Truth and the information society.
On May 14th the New York Times ran a story on a ruling by the European Court of Justice in Luxembourg to grant users the right to remove links about themselves. This case was prompted by a Spanish lawyer who wanted past records of his misconduct removed from search results. The “so-called right to be forgotten, or erasure” ruling poses some difficult outcomes and has some far reaching implications in terms of privacy, rights to knowledge and the miss-representation of our identities. While writing “from code to cortex to cognition” I went back to the link to check the reference but I was unable to find the original document. The link lead me to a different article where the content, title and authors had been changed. It seems content on the internet is forever changeable and it raises questions around the validity and authenticity of information and exposes some wider concerns around issues of confidence and trust.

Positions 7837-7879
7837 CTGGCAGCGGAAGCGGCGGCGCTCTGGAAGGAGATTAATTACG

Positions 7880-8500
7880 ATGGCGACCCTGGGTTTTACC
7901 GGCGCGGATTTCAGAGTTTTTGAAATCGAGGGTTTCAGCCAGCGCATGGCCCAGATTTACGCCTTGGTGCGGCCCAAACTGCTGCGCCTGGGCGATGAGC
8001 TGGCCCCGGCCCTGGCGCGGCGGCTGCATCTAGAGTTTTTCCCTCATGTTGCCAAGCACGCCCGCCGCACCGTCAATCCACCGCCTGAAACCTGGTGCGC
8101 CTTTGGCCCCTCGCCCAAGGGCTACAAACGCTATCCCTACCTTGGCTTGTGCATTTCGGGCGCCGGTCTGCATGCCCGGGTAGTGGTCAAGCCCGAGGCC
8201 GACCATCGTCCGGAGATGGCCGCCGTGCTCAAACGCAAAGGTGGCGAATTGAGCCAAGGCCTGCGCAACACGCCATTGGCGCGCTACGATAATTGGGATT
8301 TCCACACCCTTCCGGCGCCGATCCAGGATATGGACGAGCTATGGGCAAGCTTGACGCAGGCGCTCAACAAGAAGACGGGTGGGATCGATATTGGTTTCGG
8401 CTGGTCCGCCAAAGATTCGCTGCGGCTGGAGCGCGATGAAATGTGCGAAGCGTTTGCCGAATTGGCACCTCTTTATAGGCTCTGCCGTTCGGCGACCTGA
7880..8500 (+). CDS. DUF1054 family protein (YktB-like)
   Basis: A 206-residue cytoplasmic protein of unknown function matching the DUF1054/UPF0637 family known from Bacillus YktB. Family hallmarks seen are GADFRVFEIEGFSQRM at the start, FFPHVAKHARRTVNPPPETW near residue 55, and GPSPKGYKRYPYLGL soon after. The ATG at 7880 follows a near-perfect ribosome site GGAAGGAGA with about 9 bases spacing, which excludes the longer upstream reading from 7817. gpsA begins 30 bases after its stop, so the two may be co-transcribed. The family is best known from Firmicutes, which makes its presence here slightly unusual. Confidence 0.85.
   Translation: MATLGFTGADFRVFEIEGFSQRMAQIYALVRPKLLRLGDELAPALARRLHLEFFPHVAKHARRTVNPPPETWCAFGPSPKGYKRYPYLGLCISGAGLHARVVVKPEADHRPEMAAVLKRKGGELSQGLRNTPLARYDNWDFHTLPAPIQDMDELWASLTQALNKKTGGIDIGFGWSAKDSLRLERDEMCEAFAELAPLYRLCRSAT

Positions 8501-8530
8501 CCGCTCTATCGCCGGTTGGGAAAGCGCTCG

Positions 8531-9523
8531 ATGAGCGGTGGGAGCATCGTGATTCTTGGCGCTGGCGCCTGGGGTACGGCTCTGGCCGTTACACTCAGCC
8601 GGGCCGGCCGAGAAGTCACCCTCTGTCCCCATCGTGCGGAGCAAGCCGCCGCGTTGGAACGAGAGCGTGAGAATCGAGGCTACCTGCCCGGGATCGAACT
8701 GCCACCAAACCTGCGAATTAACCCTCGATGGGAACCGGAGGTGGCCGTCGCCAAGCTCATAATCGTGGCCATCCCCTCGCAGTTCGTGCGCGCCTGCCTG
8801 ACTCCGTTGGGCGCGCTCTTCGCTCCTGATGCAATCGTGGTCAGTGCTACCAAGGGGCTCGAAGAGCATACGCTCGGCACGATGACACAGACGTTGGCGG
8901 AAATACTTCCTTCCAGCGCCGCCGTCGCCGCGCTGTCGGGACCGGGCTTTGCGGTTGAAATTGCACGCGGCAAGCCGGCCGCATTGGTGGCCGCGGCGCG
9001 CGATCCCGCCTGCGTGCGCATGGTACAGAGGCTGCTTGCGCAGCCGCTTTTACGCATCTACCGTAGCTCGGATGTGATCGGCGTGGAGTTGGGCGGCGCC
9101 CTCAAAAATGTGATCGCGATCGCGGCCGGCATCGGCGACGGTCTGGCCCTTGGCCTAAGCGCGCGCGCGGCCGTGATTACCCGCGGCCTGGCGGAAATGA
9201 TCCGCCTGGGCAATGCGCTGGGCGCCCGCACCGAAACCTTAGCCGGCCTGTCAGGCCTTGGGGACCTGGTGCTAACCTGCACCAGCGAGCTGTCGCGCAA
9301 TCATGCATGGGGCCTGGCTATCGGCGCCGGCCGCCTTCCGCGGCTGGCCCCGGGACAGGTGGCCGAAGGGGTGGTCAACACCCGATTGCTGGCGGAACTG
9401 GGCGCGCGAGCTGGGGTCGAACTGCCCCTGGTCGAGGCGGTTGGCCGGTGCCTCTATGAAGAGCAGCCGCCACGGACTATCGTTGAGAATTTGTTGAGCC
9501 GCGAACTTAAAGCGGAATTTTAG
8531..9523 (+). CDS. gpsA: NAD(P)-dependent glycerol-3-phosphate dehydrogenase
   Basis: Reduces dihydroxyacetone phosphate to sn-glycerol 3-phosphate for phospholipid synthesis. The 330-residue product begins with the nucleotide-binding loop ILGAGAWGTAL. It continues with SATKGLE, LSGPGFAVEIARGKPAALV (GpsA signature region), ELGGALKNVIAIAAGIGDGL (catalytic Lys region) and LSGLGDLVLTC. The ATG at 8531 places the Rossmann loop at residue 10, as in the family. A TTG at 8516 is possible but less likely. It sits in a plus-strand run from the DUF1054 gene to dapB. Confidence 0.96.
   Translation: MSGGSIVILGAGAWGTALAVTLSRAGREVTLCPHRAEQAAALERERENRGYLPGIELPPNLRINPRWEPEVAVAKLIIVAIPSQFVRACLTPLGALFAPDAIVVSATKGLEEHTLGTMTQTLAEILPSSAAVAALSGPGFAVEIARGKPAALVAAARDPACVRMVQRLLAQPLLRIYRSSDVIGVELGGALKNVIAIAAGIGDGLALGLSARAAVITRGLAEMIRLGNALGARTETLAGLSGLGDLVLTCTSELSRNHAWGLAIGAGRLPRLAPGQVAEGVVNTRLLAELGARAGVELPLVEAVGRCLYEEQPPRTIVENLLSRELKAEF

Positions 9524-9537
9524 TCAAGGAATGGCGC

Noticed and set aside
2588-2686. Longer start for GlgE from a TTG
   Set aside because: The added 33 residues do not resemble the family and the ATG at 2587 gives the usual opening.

What we leave behind is just as important as what we engage with in the present. The digital sphere forgets nothing, traditionally our sources of information were printed with ink, on machines made of steel and iron on substrates made from trees and organic matter, “the essence of objects”. The fragility of all those elements in synchronicity expressing the ideas and thoughts of humanity are vulnerable. The information society is vulnerable too, but to a different type of fragility, of being forgotten or being wiped away by the elements of nature, rather we are vulnerable not only to the dissemination of data, but also to how it is used and who controls these flows.